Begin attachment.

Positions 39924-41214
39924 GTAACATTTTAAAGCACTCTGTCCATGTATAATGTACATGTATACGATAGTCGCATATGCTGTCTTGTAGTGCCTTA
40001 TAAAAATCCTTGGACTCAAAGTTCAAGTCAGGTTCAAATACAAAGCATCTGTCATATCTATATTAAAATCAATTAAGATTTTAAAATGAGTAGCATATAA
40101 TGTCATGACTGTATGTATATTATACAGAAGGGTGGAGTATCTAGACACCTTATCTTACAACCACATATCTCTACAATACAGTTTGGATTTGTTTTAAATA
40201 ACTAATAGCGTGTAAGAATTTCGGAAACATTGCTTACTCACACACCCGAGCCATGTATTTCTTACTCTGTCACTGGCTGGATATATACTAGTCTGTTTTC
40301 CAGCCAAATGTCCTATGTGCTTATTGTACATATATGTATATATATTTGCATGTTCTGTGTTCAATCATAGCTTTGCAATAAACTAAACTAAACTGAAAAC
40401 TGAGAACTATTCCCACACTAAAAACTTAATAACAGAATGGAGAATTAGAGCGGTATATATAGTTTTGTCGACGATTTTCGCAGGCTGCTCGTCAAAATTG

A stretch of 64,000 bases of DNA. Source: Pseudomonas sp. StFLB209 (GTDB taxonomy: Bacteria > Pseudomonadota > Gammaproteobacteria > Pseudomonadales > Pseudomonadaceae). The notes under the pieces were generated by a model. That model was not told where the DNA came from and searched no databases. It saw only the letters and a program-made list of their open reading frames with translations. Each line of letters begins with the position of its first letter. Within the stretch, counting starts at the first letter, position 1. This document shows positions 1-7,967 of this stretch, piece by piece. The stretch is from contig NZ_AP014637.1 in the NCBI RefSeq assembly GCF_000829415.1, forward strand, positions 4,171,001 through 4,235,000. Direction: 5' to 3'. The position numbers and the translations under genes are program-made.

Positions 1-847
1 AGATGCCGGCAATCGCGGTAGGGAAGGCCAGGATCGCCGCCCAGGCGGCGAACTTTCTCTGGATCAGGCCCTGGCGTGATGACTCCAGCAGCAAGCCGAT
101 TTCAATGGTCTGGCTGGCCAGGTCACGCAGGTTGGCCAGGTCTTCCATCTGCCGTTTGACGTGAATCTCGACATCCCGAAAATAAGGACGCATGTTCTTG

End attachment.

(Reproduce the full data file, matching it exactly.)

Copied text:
Positions 39924-41214
39924 GTAACATTTTAAAGCACTCTGTCCATGTATAATGTACATGTATACGATAGTCGCATATGCTGTCTTGTAGTGCCTTA
40001 TAAAAATCCTTGGACTCAAAGTTCAAGTCAGGTTCAAATACAAAGCATCTGTCATATCTATATTAAAATCAATTAAGATTTTAAAATGAGTAGCATATAA
40101 TGTCATGACTGTATGTATATTATACAGAAGGGTGGAGTATCTAGACACCTTATCTTACAACCACATATCTCTACAATACAGTTTGGATTTGTTTTAAATA
40201 ACTAATAGCGTGTAAGAATTTCGGAAACATTGCTTACTCACACACCCGAGCCATGTATTTCTTACTCTGTCACTGGCTGGATATATACTAGTCTGTTTTC
40301 CAGCCAAATGTCCTATGTGCTTATTGTACATATATGTATATATATTTGCATGTTCTGTGTTCAATCATAGCTTTGCAATAAACTAAACTAAACTGAAAAC
40401 TGAGAACTATTCCCACACTAAAAACTTAATAACAGAATGGAGAATTAGAGCGGTATATATAGTTTTGTCGACGATTTTCGCAGGCTGCTCGTCAAAATTG

A stretch of 64,000 bases of DNA. Source: Pseudomonas sp. StFLB209 (GTDB taxonomy: Bacteria > Pseudomonadota > Gammaproteobacteria > Pseudomonadales > Pseudomonadaceae). The notes under the pieces were generated by a model. That model was not told where the DNA came from and searched no databases. It saw only the letters and a program-made list of their open reading frames with translations. Each line of letters begins with the position of its first letter. Within the stretch, counting starts at the first letter, position 1. This document shows positions 1-7,967 of this stretch, piece by piece. The stretch is from contig NZ_AP014637.1 in the NCBI RefSeq assembly GCF_000829415.1, forward strand, positions 4,171,001 through 4,235,000. Direction: 5' to 3'. The position numbers and the translations under genes are program-made.

Positions 1-847
1 AGATGCCGGCAATCGCGGTAGGGAAGGCCAGGATCGCCGCCCAGGCGGCGAACTTTCTCTGGATCAGGCCCTGGCGTGATGACTCCAGCAGCAAGCCGAT
101 TTCAATGGTCTGGCTGGCCAGGTCACGCAGGTTGGCCAGGTCTTCCATCTGCCGTTTGACGTGAATCTCGACATCCCGAAAATAAGGACGCATGTTCTTG